Jake Roth-USA TODAY Sports

The Implications of Nick Swisher’s Move to First


When Nick Swisher signed with the Indians back in December, it was assumed he would be the team’s everyday starting right fielder. Swisher played 518 games at right in his four years with the New York Yankees, and did so capably with an average UZR slightly above 3.0. While not a Gold Glover in the field, his offensive production offsets whatever defensive shortcomings he may have and makes him very valuable to the team.

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However, the Michael Bourn signing changed things for the Tribe. Bourn is a natural center fielder, and his presence necessitated that either Michael Brantley, Drew Stubbs, or Swisher be moved elsewhere. But instead of trading Stubbs (one of the better defensive outfielders in the league) or Brantley (truly underrated last season) the Indians chose to keep both and move Swisher to first base, where he has played 307 games during his career.

What exactly does this move mean for the Indians, defensively and offensively?

Mark Reynolds, who was the Indians’ first major signing this offseason, was originally signed to play first base. Reynolds played first and third for the Orioles last season, and was noticeably below average at both positions (though some were impressed by his glove at first). His UZR has been above zero only once in his career  and he owns a career DRS of -65. Reynolds has always been valued for what he can do with his bat rather than his performance in the field; he will now be the team’s DH, where he can focus on contributing with his power. Swisher is by no means a great first baseman, but he projects to be better than Reynolds at the position.

The move to first also allows the Tribe to field their best possible defensive outfield. While the team could have played Swisher in right, Brantley on left, and Bourn in center, Swisher’s move to first allows Drew Stubbs to slide over to right field. Bourn was the top center fielder in baseball based on UZR, OOZ, and DRS last season, and should have won a Gold Glove award. Stubbs is too good defensively to be relegated to the fourth outfielder spot, and although he hasn’t played right field since Triple-A, he should make the move with no trouble.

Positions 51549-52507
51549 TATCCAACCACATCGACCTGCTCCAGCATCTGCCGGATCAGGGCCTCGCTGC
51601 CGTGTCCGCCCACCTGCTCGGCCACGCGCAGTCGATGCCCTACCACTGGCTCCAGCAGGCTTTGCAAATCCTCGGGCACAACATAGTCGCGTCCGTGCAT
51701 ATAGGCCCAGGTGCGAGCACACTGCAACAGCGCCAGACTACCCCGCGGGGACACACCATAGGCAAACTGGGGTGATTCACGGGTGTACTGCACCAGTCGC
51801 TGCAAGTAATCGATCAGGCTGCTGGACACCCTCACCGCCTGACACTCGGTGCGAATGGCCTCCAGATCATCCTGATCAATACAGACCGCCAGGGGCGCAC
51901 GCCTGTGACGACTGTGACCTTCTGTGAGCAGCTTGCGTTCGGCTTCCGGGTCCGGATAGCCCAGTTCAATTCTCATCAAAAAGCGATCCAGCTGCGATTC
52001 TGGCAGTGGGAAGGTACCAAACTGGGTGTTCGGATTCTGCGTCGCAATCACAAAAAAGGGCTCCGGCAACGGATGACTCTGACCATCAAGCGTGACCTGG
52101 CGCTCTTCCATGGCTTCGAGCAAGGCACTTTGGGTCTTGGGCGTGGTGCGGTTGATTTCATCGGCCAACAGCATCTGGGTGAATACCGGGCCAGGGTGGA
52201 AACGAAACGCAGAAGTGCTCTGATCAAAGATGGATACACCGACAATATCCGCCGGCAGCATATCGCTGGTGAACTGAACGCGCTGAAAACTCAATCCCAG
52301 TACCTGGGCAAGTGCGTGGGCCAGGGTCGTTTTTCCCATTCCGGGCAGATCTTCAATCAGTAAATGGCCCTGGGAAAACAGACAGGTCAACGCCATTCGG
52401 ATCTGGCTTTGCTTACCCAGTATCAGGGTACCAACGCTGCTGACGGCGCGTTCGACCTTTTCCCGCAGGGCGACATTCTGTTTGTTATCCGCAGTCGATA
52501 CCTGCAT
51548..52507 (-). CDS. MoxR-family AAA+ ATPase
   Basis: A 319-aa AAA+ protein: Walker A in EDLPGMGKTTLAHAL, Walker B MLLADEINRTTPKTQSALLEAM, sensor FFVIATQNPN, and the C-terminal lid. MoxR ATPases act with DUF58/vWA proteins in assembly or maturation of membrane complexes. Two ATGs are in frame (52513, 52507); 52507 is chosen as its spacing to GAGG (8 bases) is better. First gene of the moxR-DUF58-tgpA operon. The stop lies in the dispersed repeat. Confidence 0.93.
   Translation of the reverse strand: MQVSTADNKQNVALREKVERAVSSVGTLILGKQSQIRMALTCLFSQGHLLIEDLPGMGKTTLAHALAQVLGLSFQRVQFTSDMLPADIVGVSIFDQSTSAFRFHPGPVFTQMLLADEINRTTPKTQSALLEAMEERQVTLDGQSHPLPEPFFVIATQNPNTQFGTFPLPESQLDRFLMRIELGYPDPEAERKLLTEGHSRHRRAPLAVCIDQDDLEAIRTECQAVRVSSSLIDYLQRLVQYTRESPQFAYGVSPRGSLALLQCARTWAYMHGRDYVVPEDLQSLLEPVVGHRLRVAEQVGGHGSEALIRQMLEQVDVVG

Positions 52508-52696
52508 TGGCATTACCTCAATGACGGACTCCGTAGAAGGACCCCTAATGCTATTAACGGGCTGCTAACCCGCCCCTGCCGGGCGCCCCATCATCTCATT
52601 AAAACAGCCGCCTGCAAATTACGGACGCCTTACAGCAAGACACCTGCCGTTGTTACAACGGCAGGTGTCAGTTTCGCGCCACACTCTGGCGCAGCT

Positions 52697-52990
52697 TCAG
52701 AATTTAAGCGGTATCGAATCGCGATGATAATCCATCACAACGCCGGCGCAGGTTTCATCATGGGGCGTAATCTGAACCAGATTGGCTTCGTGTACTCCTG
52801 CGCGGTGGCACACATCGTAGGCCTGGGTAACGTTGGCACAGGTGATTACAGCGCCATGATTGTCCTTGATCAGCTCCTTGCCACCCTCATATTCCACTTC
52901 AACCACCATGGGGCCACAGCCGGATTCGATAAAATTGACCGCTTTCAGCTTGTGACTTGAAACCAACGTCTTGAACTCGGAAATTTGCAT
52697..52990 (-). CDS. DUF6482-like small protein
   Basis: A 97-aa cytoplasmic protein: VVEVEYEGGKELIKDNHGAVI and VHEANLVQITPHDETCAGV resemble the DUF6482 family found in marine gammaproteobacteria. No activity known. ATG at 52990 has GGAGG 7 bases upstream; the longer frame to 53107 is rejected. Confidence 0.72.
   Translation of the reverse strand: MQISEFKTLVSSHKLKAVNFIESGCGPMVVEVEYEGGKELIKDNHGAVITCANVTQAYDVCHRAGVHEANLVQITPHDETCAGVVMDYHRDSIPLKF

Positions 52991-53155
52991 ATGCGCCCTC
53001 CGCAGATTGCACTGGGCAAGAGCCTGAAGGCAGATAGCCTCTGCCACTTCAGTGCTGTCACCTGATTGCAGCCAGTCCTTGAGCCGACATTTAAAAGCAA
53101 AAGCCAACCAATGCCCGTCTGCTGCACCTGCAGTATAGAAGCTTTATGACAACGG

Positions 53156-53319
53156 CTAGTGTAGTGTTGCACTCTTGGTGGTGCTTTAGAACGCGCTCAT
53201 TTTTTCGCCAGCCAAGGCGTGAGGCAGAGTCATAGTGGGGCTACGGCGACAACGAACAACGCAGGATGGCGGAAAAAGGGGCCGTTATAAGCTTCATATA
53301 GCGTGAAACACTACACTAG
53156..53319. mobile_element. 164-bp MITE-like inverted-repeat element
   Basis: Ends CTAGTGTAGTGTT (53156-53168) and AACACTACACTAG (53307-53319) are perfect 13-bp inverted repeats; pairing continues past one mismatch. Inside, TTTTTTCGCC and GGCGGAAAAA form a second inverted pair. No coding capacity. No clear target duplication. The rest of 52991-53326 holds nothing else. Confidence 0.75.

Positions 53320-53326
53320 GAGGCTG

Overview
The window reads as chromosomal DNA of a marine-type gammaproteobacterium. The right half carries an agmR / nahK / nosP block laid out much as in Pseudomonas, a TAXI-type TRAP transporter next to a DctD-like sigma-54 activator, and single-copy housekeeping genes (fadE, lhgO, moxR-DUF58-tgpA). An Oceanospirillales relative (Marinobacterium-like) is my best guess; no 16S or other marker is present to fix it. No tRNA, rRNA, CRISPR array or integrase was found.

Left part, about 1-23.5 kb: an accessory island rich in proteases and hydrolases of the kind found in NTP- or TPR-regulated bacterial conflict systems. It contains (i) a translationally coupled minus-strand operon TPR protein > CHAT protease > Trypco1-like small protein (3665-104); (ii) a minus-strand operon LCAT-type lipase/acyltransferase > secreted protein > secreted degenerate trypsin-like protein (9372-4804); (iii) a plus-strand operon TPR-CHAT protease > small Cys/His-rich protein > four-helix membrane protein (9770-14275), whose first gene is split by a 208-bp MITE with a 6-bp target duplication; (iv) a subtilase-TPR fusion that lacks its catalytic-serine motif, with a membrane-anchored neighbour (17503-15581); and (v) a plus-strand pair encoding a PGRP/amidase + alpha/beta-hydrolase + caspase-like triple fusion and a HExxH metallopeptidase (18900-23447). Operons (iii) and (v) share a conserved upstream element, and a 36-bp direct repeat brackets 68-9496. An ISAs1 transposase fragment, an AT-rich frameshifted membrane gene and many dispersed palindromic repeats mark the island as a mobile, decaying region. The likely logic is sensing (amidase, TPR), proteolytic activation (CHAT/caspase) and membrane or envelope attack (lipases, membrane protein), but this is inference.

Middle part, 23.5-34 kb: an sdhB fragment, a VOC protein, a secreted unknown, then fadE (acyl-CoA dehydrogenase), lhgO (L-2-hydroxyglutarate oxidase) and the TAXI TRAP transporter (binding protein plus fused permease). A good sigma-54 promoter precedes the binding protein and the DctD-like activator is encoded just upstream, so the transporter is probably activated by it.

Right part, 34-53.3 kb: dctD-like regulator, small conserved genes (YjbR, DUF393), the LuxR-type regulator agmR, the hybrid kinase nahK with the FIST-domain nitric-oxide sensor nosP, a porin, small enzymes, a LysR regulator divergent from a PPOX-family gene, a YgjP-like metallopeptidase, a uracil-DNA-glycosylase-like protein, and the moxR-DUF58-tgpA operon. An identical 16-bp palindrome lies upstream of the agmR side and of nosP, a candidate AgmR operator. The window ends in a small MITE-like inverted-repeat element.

In addition to allowing the Indians to field their best possible defensive lineup, the move will also allow the Indians to maximize the production and flexibility of their hitting. Before the Michael Bourn signing, the Indians would have been forced to utilize a revolving door of designated hitters, using players like Mike Aviles, Yan Gomes, or Ezequiel Carrera at DH. But with Reynolds at DH and Swisher at first, the team will not be pushed into inserting these bench-level (or worse) players into their lineup on a daily basis.

Stubbs will also get a chance to prove his horrible 2012 season was a fluke. He hit .213 with an OBP of just .277, though he was able to steal 30 bases despite his troubles getting on base. Those numbers look fairly out of place compared to the rest of his career, so it is likely his numbers will regress back up to the mean. Stubbs may become a useful offensive player this year, so beyond his glove the Indians could benefit from having him in the lineup regularly.

Swisher is not an ideal first baseman defensively, but his move to the position allows the Indians to field their best possible players each day and gives them the best chance to win. No doubt Cleveland’s roster looks better with Swisher pencilled in at first.

Tags: Cleveland Indians Drew Stubbs Featured Mark Reynolds Michael Bourn Michael Brantley MLB Nick Swisher Popular

  • aaronasbury

    People make a lot of the official depth chart in the preseason, but once the season get’s rolling these guys will probably get shuffled around a lot to give people days off. Remember just one injury can change all of this and the Indians flexibility could prove to be an advantage midseason.